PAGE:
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Preferences for Employment Protection and the Insider-Outsider Divide

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  • Guillaud, Elvire

    () (University of Paris 1 Panthéon-Sorbonne)

  • Marx, Paul

    () (University of Duisburg-Essen)

Abstract

Insider-outsider theory suggests that in dual labour markets two groups have opposing preferences regarding protection against dismissals: insiders defend employment protection, because it increases their rents. Outsiders see it as a mobility barrier and demand deregulation. Similar divides are expected for unemployment benefits: as insiders and outsiders have diverging unemployment risks, they should demand different levels of protection. Although these views are influential in the political economy debate, there is little empirical research on the effect of contract types on social and labour market policy preferences. We use a novel data set collected in the most recent presidential contest in France, which combines detailed information on respondents' employment status with questions measuring attitudes towards dismissal regulation and other labour market policies. Going beyond insider-outsider theory, we argue and show empirically that the effect of membership in either segment is moderated by the employment situation in workers' occupation.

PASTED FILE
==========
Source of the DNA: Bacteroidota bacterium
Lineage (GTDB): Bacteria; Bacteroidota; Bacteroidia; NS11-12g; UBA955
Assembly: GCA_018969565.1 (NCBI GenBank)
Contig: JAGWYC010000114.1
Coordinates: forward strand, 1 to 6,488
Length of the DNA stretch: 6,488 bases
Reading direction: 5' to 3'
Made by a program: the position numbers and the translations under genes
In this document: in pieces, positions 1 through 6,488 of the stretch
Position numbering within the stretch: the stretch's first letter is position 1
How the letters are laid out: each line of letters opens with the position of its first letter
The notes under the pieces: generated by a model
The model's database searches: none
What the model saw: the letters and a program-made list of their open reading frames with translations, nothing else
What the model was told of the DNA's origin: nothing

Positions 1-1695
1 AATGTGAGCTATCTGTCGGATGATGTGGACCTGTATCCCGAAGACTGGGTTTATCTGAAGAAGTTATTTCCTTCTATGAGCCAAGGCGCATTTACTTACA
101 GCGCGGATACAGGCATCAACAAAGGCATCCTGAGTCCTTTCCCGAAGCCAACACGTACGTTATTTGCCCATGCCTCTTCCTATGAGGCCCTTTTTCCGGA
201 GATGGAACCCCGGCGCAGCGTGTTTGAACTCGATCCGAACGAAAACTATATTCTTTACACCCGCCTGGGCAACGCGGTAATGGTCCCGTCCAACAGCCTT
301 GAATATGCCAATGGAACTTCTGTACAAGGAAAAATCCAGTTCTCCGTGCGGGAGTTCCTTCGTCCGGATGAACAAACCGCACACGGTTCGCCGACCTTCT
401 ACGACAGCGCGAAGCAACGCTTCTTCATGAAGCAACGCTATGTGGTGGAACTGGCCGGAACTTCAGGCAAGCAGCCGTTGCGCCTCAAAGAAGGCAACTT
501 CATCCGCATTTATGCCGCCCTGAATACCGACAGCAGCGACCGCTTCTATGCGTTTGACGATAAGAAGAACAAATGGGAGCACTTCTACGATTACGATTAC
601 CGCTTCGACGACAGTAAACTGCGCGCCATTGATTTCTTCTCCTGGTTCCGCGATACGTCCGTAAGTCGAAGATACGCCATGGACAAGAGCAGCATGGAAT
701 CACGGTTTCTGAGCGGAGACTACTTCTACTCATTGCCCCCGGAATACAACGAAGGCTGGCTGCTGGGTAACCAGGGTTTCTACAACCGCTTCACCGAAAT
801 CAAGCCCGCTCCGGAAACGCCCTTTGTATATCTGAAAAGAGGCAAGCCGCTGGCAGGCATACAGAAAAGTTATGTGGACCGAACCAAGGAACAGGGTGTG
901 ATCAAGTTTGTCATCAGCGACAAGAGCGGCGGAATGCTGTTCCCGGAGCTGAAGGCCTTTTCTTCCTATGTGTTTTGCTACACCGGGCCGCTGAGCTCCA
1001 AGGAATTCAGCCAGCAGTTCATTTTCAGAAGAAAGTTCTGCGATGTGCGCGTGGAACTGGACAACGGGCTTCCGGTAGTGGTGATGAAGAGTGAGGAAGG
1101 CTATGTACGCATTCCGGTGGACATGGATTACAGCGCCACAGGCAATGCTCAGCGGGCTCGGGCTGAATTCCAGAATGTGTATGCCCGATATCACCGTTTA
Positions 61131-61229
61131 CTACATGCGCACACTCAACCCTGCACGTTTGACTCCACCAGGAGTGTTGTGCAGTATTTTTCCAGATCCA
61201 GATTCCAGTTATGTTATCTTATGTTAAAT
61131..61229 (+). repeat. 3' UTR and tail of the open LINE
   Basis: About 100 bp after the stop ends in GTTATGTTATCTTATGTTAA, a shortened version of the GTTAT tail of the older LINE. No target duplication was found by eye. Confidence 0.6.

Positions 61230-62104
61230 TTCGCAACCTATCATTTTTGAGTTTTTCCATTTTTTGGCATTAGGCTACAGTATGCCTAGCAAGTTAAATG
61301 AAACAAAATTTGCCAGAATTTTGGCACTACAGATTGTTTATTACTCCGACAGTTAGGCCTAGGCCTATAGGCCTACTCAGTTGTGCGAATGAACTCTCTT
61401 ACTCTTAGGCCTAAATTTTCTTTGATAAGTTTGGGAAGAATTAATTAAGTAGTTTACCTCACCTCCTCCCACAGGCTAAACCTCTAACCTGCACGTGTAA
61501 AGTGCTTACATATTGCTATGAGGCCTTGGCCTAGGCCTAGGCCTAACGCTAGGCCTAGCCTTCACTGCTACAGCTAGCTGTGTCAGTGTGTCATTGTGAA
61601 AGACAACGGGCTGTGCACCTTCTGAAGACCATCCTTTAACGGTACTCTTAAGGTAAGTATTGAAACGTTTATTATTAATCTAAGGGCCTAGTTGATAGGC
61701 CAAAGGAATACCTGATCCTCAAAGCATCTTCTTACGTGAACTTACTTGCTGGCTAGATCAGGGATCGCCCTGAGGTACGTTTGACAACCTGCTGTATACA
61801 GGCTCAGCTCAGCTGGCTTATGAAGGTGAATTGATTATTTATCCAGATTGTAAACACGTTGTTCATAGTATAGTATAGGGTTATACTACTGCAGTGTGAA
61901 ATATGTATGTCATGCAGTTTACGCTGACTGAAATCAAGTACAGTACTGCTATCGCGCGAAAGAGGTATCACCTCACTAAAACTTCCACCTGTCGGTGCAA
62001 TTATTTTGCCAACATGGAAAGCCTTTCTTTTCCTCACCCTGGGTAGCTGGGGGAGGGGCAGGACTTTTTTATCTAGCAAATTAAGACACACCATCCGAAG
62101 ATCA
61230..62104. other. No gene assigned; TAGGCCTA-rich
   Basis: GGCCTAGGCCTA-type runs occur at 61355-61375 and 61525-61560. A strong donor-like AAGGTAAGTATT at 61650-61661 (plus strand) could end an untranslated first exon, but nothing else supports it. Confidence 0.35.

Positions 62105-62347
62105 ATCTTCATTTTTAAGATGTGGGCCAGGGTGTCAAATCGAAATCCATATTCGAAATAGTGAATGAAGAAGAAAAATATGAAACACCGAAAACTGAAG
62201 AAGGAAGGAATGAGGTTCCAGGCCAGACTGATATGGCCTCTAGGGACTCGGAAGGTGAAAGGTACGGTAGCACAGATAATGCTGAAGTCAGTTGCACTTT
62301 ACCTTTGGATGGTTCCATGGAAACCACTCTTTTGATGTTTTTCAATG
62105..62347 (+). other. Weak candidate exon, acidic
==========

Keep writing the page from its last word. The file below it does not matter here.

Suggested Citation

  • Guillaud, Elvire & Marx, Paul, 2013. "Preferences for Employment Protection and the Insider-Outsider Divide," IZA Discussion Papers 7569, Institute for the Study of Labor (IZA).
  • Handle: RePEc:iza:izadps:dp7569
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    References listed on IDEAS

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    More about this item

    Keywords

    political preferences; insider-outsider theory; employment protection; single employment contract; France;

    JEL classification:

    • J08 - Labor and Demographic Economics - - General - - - Labor Economics Policies
    • J41 - Labor and Demographic Economics - - Particular Labor Markets - - - Labor Contracts
    • K31 - Law and Economics - - Other Substantive Areas of Law - - - Labor Law

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